Purpose: Low back pain is one of the most common musculoskeletal disorders in the developed world and remains a growing and potentially debilitating condition. Management of this condition for individuals with poor healthcare coverage poses an additional burden. The purpose of this study was to characterize management of low back pain in a cohort of African Americans (AA), a majority of who were determined to have poor or no healthcare coverage.
Methods: Data from the general and AA patient populations with low back pain were extracted from the University of Virginia Medical Center Clinical Data Repository (CDR), which contains 15 years of data on approximately one million patients seen at the University of Virginia Medical Center. Patient demographics, healthcare coverage status, comorbidities, low back pain diagnoses, and procedure codes were extracted from the CDR and analyzed for differences between both groups and among healthcare coverage types within the AA cohort with low back pain.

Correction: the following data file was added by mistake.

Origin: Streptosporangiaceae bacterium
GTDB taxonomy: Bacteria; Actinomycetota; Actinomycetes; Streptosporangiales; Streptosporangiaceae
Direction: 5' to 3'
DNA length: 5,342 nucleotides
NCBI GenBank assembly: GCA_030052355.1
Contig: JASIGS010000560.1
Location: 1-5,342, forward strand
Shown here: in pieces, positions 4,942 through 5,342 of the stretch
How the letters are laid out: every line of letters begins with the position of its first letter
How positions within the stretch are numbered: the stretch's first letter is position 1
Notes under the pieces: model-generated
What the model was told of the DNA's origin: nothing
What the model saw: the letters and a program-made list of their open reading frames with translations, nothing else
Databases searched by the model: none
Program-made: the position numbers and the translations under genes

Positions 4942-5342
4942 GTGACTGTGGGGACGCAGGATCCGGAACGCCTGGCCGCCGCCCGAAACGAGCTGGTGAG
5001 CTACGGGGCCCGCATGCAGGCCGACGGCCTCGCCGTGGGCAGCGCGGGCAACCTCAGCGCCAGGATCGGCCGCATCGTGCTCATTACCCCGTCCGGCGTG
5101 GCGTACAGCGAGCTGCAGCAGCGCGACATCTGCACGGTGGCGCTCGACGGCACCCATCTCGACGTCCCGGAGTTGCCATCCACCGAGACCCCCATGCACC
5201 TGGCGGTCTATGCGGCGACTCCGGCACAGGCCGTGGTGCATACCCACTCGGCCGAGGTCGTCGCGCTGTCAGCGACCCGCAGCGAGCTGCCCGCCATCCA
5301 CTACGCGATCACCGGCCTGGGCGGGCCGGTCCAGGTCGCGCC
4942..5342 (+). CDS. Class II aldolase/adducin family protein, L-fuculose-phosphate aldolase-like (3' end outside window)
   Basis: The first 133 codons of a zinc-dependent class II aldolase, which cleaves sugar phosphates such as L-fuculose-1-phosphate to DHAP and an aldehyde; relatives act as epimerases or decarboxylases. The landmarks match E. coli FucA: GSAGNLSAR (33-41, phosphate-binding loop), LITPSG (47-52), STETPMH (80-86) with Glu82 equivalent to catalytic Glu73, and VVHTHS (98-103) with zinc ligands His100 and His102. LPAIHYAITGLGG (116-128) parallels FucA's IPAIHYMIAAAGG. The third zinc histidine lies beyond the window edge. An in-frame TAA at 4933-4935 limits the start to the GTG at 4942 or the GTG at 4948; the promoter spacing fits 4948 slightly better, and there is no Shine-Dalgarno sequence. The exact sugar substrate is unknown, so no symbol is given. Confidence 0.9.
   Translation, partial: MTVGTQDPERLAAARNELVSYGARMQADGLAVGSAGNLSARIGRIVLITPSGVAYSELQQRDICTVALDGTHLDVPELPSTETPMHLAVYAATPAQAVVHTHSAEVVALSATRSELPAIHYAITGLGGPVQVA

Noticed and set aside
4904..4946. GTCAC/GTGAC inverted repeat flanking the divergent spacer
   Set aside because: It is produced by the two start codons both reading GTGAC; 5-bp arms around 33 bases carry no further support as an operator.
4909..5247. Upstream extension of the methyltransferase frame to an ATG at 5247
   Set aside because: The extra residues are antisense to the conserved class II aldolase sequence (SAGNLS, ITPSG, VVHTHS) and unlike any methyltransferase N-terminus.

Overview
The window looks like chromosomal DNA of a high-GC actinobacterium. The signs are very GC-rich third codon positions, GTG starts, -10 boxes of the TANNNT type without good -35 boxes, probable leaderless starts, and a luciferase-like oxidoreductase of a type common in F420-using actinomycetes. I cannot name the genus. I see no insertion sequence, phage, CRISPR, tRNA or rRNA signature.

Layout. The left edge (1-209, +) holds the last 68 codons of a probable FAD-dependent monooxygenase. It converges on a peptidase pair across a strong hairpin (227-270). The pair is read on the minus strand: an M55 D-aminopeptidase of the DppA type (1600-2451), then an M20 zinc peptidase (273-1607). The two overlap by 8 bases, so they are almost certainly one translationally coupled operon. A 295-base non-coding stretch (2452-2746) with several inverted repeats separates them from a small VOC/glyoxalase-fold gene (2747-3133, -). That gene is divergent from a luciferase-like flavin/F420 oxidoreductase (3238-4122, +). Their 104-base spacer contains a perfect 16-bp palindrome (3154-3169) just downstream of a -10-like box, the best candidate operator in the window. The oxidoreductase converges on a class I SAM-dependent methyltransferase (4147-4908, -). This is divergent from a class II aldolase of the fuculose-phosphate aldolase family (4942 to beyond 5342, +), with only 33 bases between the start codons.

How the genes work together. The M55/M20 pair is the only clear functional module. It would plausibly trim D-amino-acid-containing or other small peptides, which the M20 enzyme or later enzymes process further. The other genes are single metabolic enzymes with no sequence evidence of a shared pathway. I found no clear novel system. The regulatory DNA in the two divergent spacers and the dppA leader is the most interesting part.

Results: The largest percentage of completely indigent patients, Medicaid recipients, and the uninsured was found within the AA cohort compared to the general cohort (P < .001). AAs with poor healthcare coverage received less healthcare services than AAs with private insurance in management of low back pain.
Conclusion: Differences in the management of low back pain by healthcare coverage type were observed within a cohort of AA with low back pain. Further investigation into the most appropriate low back pain management options for this and other vulnerable communities is warranted.
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